Unfortunately, the College Board doesn’t appear to have released any official complete AP English Language and Composition practice exams, so I have nothing to link to here. However, you can probably find at least one entire past exam by Googling “AP Language complete released exam” or similar variations on that. Make sure any AP Language and Composition released exams you get this way have answer keys, though!
You might also ask your AP teacher if she has any copies of old AP exams you can use for practice. AP teachers can purchase past exams from the College Board that students don’t have access to. She may not be able to let you take them home, but even then you could be allowed to use them in a supervised setting.
Released Free-Response Questions
The College Board has posted years and years worth of past AP Language and Composition free-response questions that are at your disposal for practice purposes. However, only the tests from 2007-onward include the same three question types that are on the test currently. Earlier tests include two rhetorical analysis questions instead of a synthesis question.
Sample Questions From the “AP Course and Exam Description”
The AP Course and Exam description for AP Language and composition includes 50 multiple-choice questions (so, just two questions short of a complete multiple-choice section) and three free-response prompts: one synthesis prompt, one analysis prompt, and one argument prompt. This means that the sample questions from the Course and Exam Description are just two multiple-choice questions shy of being a complete AP English Language and Composition practice exam, so if you want to use it as one you definitely can. In fact, if you can’t find any official tests either from Google or your teacher, I advise it. Otherwise, you can add these College-Board approved questions to your practice bank!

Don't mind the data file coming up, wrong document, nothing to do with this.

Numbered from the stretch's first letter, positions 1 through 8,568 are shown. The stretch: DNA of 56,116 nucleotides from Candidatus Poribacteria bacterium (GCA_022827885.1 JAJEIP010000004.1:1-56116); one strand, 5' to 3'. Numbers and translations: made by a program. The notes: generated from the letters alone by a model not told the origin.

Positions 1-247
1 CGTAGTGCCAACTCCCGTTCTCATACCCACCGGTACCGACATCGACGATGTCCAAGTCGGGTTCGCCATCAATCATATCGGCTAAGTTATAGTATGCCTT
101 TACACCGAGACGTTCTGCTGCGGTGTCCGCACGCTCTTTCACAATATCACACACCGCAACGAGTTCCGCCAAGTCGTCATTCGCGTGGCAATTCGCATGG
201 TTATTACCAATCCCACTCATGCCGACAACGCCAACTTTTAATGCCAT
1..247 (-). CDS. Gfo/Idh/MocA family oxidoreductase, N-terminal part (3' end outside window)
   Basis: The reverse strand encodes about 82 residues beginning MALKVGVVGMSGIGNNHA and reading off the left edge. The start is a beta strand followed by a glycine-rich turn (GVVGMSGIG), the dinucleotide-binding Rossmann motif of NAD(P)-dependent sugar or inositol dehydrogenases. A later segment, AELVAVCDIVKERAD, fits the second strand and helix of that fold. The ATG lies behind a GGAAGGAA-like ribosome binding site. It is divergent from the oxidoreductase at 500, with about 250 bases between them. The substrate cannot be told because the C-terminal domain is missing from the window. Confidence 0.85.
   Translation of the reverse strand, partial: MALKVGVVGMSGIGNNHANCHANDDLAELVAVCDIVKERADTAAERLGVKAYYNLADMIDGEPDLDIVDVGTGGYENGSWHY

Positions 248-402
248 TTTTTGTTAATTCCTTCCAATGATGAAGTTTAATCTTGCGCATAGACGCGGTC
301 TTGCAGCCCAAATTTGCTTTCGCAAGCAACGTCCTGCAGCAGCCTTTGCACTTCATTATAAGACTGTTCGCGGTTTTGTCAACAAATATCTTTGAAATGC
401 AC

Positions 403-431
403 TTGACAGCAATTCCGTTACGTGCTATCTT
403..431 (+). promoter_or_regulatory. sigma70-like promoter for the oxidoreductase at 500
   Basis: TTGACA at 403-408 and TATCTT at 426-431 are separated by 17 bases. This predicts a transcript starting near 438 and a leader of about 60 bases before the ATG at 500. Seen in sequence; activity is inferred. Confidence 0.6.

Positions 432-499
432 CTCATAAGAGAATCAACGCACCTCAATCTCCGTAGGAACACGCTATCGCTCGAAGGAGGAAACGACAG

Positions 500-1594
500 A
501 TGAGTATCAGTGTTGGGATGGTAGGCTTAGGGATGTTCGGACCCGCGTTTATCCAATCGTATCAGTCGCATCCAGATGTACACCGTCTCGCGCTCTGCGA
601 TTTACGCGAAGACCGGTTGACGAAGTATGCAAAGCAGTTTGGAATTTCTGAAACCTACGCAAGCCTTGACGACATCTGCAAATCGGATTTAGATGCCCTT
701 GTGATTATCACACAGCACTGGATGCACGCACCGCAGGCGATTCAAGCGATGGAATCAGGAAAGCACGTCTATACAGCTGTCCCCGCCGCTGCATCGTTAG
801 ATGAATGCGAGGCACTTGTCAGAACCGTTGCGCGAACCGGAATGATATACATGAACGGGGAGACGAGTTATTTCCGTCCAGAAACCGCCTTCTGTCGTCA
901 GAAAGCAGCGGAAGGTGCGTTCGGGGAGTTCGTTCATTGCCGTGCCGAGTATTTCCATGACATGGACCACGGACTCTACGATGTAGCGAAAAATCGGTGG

Put them in the bank!
Free Unofficial Resources
Outside of the College Board, there are lots of sites offering free practice questions for the AP Language and Comp exam. But which ones will actually help you? Since anyone can slap together a few questions and call it an “AP Language and Composition Practice Test,” how do you sort the wheat from the chaff?
I’ve combed through tons of free resources so you don’t have to! Presented in order of quality, from best to worst, here’s my list of all the free AP Language practice tests and quizzes I could find out there.
College Countdown Complete AP Language Practice Test